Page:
Othello will be the first tragedy this class will have studied together, and I am quite excited! I have never read or seen Othello until now, and from my first impressions when reading act 1, I can tell I have missed out! Othello is set in late sixteenth century Venice, during a time of warfare between the Italian City State and the Turkish Ottoman Empire. These wars play a part in the storyline of Othello, as a Turkish Fleet attempts to invade Cyprus. Historically this event occurred in 1570 and saw a decisive Turkish Victory against Venice and Her allies. (including an Austrian Prince known as Don John who led one of the few victories for the Europeans at The Battle of Lepanto.) The Ottoman Empire was at its height during the time Othello was first performed 1604, and was one of the most powerful Empires in the world. The empire was viewed with very cautious and curious eyes by the Christian West, with many exaggerated tales spreading across Europe about Turkish “Barbarism.” The mystery and danger the Turks represented certainly had the Elizabethan public’s attention as Othello was not the first play written which featured The Ottoman Empire. Earlier works include Tamburlaine by Christopher Marlowe. Overall Shakespeare’s use of the Turks is as a means to move the story along, with his danger and drama coming from characters and not this outward threat.
Othello himself is a Moor. Today the Moors are most known for invading the Iberian peninsula during the Eighth Century, they are of Arab-Berber descent and inhabit Morocco and Sub-Saharan Africa. The term Moor was also used to refer to a Muslim in Western Europe, however this practice had largely stopped by the sixteenth century. There is still some debate over the ethnicity of Othello, was he an Islamic Moor or an African? While named a Moor, the descriptions given about him in the play would suggest otherwise, for instance in act 1 Scene 1: “What full fortune does the thick-lips owe.” (1.1.66) “Even now, now, very now, an old black ram is tupping your white ewe.” (1.1.88) These lines, while feeling racist suggest that Othello was intended to be of African decent. It is most likely that Othello was intended to be from Sub-Saharan Africa, a region not many people would have been to in Elizabethan London.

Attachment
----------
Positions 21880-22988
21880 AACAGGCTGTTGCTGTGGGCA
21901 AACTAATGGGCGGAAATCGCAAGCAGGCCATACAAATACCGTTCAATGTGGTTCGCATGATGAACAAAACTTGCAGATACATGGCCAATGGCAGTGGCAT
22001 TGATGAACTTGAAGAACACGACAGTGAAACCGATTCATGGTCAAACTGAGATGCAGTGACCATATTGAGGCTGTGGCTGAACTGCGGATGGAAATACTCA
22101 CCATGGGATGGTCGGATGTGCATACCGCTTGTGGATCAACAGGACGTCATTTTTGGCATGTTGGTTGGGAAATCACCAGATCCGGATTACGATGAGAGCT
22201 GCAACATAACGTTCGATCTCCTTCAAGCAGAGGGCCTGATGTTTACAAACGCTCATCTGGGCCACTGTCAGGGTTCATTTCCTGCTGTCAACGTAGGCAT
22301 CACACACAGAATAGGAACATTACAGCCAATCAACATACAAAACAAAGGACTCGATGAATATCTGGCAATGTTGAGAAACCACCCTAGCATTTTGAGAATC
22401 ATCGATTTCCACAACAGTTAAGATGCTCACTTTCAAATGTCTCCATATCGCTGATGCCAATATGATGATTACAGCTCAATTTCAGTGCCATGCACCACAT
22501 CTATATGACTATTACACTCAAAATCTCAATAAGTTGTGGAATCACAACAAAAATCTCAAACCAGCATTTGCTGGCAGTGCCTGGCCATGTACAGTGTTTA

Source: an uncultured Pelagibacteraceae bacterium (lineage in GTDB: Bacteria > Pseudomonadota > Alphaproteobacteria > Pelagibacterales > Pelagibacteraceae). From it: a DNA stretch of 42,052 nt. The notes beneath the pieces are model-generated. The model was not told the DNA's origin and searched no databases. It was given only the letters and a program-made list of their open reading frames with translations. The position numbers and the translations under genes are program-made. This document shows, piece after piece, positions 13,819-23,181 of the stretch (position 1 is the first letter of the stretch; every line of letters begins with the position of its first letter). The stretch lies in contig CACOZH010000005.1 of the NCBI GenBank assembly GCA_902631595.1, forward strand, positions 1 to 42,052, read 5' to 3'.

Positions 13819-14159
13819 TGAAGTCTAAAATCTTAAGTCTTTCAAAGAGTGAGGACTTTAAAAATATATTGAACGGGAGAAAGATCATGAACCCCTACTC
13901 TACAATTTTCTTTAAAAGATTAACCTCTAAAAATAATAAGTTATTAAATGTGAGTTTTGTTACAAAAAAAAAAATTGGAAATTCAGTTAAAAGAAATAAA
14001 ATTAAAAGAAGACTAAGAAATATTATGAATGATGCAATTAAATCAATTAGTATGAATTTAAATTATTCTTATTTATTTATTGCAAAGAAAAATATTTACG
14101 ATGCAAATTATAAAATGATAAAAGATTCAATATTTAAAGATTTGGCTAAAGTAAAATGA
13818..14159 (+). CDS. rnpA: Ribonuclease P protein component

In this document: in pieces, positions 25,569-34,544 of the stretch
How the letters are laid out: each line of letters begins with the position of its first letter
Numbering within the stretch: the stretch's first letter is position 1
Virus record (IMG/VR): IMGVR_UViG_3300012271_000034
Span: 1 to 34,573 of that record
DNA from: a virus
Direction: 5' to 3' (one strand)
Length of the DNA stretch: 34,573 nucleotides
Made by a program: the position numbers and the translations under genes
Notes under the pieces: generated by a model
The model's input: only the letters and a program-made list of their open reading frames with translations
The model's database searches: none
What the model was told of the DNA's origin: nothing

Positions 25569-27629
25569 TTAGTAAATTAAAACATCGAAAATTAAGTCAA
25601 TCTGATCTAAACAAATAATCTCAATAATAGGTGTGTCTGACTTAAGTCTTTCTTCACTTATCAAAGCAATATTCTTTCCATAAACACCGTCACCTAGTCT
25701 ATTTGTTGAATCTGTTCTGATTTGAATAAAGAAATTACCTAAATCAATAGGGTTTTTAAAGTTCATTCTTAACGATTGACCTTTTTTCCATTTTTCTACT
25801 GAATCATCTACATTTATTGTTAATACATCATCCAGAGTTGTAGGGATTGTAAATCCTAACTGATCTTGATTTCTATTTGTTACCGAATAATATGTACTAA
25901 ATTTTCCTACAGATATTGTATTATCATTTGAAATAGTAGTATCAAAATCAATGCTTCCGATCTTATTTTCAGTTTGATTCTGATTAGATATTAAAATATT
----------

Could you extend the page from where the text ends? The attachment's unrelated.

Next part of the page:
Overall Othello’s ethnicity really isn’t that important, what is important is understanding why Shakespeare chose his titular hero to be a Moorish Venetian General. My best suggestion is that Othello adds to the exotic nature of the play. Venice, The Ottoman Empire and the Moors are all far flung lands and people only really known to the English through stories and word of mouth. Foreign lands will always be interesting to people, be it if they are from sixteenth century London or from twenty first century Britain.